How to Package a WordPress Website Using Adobe Air
Looking for an easy way to package and launch your WordPress website? You can use Adobe Air to build and deploy apps for iPhones, Androids, and Windows devices. In this article, you’ll learn how to package a WordPress website using Adobe Air.
Create A New WordPress Folder In Your Dropbox
Before you begin the process of building and deploying your app, you need to prepare some essential files for use in your app. One approach is to create a new folder in your Dropbox, and use that as the basis for your app. You can download the Adobe Air application for free from the App Store for iOS devices, and from the Google Play Store for Android devices.
You can use the WordPress app builder Apps to create a new WordPress app using the files you downloaded from Dropbox. When you’re done, launch the app from the iOS App Store or the Android Play Store and follow the onscreen instructions. You’ll then be able to deploy the app on any iOS or Android device.
Create Your AirPackage
After you’ve launched the WordPress app, you can continue to the next step of preparing your app for distribution. Click on the Edit button in the top-right corner, and then select Package. You’ll then see the Package dialog. Click on the + button to begin the process of creating an AirPackage for your app.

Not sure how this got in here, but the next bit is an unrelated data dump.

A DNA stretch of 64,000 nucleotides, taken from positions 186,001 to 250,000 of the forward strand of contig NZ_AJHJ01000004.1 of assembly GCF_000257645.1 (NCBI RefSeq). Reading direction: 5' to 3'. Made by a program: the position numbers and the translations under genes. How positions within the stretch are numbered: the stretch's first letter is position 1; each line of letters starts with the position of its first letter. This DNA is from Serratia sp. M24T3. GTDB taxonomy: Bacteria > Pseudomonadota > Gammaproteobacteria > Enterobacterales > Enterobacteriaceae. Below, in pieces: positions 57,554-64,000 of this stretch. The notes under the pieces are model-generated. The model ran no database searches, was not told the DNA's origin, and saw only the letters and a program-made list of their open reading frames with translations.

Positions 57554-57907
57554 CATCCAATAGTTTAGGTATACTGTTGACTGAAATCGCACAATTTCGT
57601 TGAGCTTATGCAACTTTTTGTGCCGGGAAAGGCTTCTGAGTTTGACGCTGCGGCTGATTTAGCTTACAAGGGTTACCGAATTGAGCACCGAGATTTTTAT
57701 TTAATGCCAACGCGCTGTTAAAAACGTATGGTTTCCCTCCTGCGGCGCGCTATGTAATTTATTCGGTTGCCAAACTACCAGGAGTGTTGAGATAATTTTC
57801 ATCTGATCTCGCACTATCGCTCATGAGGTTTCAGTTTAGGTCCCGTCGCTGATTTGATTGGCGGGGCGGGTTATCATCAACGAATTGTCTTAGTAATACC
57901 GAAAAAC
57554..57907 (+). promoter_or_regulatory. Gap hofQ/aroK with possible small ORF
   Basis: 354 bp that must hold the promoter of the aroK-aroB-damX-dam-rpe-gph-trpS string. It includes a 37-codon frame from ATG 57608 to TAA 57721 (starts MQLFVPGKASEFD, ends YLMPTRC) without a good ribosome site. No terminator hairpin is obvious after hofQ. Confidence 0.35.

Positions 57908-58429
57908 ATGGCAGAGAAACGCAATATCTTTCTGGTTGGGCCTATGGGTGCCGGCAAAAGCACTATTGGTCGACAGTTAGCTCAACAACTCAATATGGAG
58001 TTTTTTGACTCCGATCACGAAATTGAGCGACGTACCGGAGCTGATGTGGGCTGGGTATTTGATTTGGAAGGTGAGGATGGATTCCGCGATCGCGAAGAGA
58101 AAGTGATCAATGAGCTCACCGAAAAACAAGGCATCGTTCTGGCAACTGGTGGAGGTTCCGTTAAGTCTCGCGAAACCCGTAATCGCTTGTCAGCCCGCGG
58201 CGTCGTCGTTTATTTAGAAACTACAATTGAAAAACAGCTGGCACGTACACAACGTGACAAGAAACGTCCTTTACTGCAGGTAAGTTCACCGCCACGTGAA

An AirPackage is a container that holds your app and its associated metadata. The metadata includes information such as the app’s description, keywords, and category. After you’ve uploaded the files for your app, select Submit. You’ll then see a message confirming your submission. Click on the OK button to continue to the next step.
Create A Signed APK And Mac OS X Gatekeeper
Now that you have an AirPackage, you need to create an Apple Developer account and register your Apple ID with Adobe. When you create an account, you’ll need to provide a name, mailing address, and payment information. You’ll also need to create a new password and verify the email address you provide.
You then need to download and install the Xcode development software, which you can do from the Mac App Store. Once Xcode is installed, you can begin creating your app. Select Create a new iOS app, and you’ll then see the iOS project template. Use the drag-and-drop interface to drag the AirPackage you created previously into the project. You’ll then need to select iPhone /iPad as the target platform.
You then need to provide a description of your app, a name, a version number, and a screen shot of your app. You’ll also need to make a decision as to whether or not you’ll use the in-app purchase feature of iOS devices. If you don’t use in-app purchases, you won’t need to decide whether or not to include them in your app. (In-app purchases allow users to buy additional features or content within your app.)
After you’ve uploaded a description of your app, you can begin working on the design of your app. Use the iPad‘s WYSIWYG (What You See Is What You Get) editor to add content to your site, and then choose File>Save to save your work. You can also use the iPad‘s Camera to take a video tour of your app, and then use the images from that video in a mock up of your app.